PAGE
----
I'm betting on Numismatics!
I'm going all in on red!
. . .
Actually, I'm not. But if I were a gambler, maybe that's something I'd say. Gambling has been a popular pastime throughout much of history, even going back to some Roman emperors believed to be quite fond of gambling—regardless of their losses! The National Numismatic Collection holds over a million monetary objects, and some of them may even have been gambled with at some time. While it can be fun to speculate about the past lives of these objects, here are some objects from the collection that are definitely associated with gambling and gaming to think about the next time you ante up!
These British gaming tokens look very similar to coins in shape and size, but a closer look reveals that they were intended for use as score counters and gambling chips during card games. The tokens pictured above are from around 1830 to 1853, roughly the beginning of Queen Victoria's reign. The phrase "keep your temper”" reminds players to stay calm and composed during games regardless of the outcome. The image of players seated at a table makes the intention of these as game pieces a safe bet.
Similar to the British tokens, these gambling tokens from Siam date to the 18th and 19th centuries. Made of porcelain, these tokens vary in shape, color, and design and often feature Chinese characters. Prior to the development of gambling tokens, cowry shells and "bullet" coins were commonly used as currency in Siam, but they were not very practical for gaming purposes because they could roll right off the table! These tokens gained popularity in gambling venues so much so that they eventually came to be used as small change outside the venues as well.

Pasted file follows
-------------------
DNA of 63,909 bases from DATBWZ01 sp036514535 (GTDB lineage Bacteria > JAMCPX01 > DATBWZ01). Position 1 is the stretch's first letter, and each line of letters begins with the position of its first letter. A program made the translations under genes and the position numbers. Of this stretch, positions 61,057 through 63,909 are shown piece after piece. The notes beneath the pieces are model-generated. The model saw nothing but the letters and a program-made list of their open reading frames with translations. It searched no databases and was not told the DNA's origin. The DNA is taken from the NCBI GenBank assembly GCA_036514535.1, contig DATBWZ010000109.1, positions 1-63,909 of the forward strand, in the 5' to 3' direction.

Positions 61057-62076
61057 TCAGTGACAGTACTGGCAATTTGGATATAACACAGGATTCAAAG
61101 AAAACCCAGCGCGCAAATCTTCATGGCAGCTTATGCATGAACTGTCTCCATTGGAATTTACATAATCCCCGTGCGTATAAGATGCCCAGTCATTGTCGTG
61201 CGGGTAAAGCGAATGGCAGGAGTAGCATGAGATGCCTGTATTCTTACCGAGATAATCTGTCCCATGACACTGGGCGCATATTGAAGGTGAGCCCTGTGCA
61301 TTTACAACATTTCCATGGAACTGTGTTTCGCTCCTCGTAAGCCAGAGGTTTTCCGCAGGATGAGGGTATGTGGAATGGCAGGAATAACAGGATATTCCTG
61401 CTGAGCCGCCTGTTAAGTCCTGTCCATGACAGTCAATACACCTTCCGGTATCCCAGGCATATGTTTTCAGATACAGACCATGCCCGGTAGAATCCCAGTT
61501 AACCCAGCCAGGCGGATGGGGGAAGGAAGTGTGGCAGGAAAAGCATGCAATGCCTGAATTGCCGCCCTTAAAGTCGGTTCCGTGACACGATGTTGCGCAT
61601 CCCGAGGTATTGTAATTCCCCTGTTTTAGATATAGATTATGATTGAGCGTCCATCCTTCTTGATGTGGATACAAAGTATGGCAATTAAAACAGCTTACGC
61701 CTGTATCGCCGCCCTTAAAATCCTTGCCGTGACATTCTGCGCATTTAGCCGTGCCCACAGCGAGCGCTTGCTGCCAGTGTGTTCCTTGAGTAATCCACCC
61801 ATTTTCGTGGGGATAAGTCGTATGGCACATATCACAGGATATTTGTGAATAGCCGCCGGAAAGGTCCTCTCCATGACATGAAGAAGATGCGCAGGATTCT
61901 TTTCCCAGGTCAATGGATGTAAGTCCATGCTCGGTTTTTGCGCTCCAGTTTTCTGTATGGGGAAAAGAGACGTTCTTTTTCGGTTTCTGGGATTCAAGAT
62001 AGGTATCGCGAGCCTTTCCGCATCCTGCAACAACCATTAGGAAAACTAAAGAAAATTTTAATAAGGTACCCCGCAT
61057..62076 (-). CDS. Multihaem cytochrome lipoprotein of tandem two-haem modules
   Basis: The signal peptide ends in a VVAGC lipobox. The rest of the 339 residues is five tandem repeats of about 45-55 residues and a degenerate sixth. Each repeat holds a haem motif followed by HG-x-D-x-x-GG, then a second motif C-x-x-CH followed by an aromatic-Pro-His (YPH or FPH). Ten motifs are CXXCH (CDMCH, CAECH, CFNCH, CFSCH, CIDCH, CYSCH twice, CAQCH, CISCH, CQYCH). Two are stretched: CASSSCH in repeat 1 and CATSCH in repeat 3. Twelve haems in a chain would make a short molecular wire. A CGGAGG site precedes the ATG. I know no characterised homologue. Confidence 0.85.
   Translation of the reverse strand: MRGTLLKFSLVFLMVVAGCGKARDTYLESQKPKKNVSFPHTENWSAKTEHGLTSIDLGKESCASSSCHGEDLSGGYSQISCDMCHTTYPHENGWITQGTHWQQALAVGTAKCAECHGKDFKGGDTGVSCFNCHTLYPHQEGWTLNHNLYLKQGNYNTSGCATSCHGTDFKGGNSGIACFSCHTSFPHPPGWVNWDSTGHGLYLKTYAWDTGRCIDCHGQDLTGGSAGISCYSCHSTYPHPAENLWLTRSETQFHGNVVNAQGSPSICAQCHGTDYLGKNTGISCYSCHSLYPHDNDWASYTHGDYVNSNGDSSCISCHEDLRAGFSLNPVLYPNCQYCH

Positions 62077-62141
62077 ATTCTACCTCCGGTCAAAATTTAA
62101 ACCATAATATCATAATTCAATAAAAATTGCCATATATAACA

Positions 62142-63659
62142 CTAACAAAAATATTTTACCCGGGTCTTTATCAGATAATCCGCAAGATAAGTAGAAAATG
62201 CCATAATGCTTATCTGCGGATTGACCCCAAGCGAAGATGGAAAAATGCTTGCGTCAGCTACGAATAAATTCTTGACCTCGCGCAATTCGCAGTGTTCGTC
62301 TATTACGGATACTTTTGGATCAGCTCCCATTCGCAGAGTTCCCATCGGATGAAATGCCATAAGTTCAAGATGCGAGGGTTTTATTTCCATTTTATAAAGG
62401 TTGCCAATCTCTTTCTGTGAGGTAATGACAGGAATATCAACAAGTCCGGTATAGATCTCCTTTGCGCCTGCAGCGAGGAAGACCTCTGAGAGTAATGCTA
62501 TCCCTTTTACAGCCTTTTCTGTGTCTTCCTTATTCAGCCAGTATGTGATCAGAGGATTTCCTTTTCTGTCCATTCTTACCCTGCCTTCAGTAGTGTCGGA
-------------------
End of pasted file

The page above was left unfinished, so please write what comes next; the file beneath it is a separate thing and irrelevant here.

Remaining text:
Tally sticks were commonly used for thousands of years by various cultures to keep track of transactions. The ones pictured above are marked with Chinese characters, while others have notches carved into them. Today, tally sticks may be familiar to some as the way to keep score while playing mahjong. Mahjong is a game that developed in China during the Qing dynasty but remains popular today. It is played with tiles and often includes tally sticks for scorekeeping. Modern tally sticks for mahjong may look a bit different from the ones above, but nonetheless they serve similar purposes and share the same origin.
So gamers, the next time you reach for your gambling chips and tally sticks, think back on how these objects have changed and been used over time. And maybe one day objects like the ones you’re using will find their place in the National Numismatic Collection!
Jennifer Gloede is the outreach and collections specialist for the National Numismatic Collection.